For about 150 years, one of the fastest media for long-distance communication was the telegram, and Telex machines appeared in the 1930s to make them even faster. All was well in the world of telegraphy until the arrival of email and the Internet almost completely rendered telegraphy obsolete. There still is, however, some interest in telex and telegrams to the point that there are those who wish to see clear differences between the two.
The Telex is a system or a service of interconnected machines that were designed to automate the telegraphic process. People may see it as a primitive precursor to email and the Internet. The telegram, on the other hand, is any message that has been transmitted through the use of telegraphy. The telegram is most commonly associated with a piece of paper with a brief message that contained essential information for the recipient. A telegram was transmitted via a number of telegraphic methods including Morse code machines such as the Morse Inker. The transmission of a telegram from sender to recipient was made faster through the Telex system and its machines.
Compared to the telegram, the Telex is a more recent invention. The Telex was developed and implemented in the 1930s in Europe, the most notable example of which was when the British postal service opened its first Telex service in 1932. Almost parallel to the development of Telex in Europe was the effort by Bell Labs in the United States, called TWX, that improved on the concept through a transmission rate of 75 bps compared to the 45.5 bps of the European Telex. The telegram is an older concept that existed prior to the 1900s. Western Union's telegraph service started in April 1856.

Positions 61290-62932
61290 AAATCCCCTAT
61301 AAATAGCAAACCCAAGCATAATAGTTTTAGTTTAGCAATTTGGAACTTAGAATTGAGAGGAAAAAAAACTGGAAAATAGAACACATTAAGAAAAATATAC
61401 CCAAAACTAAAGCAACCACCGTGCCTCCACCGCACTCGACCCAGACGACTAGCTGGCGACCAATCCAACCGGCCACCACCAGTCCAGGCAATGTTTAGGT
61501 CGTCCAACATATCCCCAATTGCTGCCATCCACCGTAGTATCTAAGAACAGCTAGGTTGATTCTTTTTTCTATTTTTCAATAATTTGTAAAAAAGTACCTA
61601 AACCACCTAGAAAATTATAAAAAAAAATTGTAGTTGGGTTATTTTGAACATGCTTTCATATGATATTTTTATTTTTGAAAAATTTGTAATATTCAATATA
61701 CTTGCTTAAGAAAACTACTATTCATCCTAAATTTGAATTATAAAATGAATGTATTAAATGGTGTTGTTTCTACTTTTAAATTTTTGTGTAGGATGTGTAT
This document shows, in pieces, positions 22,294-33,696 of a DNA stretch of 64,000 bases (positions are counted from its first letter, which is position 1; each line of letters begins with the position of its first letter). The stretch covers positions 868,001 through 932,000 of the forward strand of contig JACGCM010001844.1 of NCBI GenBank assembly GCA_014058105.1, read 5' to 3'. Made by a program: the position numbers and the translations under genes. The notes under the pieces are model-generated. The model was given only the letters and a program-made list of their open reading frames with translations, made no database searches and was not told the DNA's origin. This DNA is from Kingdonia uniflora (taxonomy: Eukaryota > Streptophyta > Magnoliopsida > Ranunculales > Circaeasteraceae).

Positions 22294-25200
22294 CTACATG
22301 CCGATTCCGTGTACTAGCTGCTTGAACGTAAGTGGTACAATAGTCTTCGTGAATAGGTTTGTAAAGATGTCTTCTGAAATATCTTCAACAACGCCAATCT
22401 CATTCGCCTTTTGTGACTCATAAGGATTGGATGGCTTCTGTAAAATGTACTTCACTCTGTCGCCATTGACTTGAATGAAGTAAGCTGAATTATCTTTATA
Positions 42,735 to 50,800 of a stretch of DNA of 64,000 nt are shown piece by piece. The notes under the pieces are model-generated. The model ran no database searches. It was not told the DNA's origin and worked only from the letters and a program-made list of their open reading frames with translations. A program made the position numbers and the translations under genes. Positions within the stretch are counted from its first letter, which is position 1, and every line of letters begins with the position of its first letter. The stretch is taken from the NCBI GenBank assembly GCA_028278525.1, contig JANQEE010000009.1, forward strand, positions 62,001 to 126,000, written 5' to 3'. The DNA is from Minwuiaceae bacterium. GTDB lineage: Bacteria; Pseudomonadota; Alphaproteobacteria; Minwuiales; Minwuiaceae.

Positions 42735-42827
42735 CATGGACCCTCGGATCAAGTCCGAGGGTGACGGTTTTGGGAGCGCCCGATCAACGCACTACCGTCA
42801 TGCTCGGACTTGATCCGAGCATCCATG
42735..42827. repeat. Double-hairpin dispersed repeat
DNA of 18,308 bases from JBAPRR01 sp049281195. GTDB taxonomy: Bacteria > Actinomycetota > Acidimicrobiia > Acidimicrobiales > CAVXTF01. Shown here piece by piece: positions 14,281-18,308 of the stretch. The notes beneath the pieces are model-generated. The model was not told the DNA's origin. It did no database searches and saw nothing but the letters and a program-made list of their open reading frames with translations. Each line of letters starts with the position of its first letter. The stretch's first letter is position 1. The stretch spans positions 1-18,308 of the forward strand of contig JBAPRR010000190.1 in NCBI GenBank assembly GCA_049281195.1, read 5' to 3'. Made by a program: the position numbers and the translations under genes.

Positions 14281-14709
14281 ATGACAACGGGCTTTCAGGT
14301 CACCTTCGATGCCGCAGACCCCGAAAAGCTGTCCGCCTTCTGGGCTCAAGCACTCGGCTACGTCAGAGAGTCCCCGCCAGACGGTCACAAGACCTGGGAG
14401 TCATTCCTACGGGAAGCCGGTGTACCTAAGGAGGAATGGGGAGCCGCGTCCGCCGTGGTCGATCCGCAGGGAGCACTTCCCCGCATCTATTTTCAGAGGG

The Telex serves to transmit a telegram as quickly as its system can provide data and provides some degree of automation to the telegraphy. Telex made use of telephone lines for transmission that is in certain ways similar to how fax machines of today communicate. The oldest Telex machines employed rotary dialing systems to communicate with one another. Telex made use of telephone dial-pulsing on local telegraph loops and is followed by Baudot teletype, a five-current-impulses-per-character system that was an alternative to the dot-and-dash style of Morse code. The telegram, the actual thing transmitted by a Telex system, functioned to simply relay a message to a recipient. The Telex system could transmit far more data in a shorter amount of time at a lower cost than other forms of telegraphy.
The concept behind the Telex was a system that automated the process of telegraphy, made it faster and made it more cost effective. In effect, Telex was more specific in that in only supported the broader concept of the telegram, with the concept of the telegram being the message itself that aimed to deliver an important message within a limited number of words.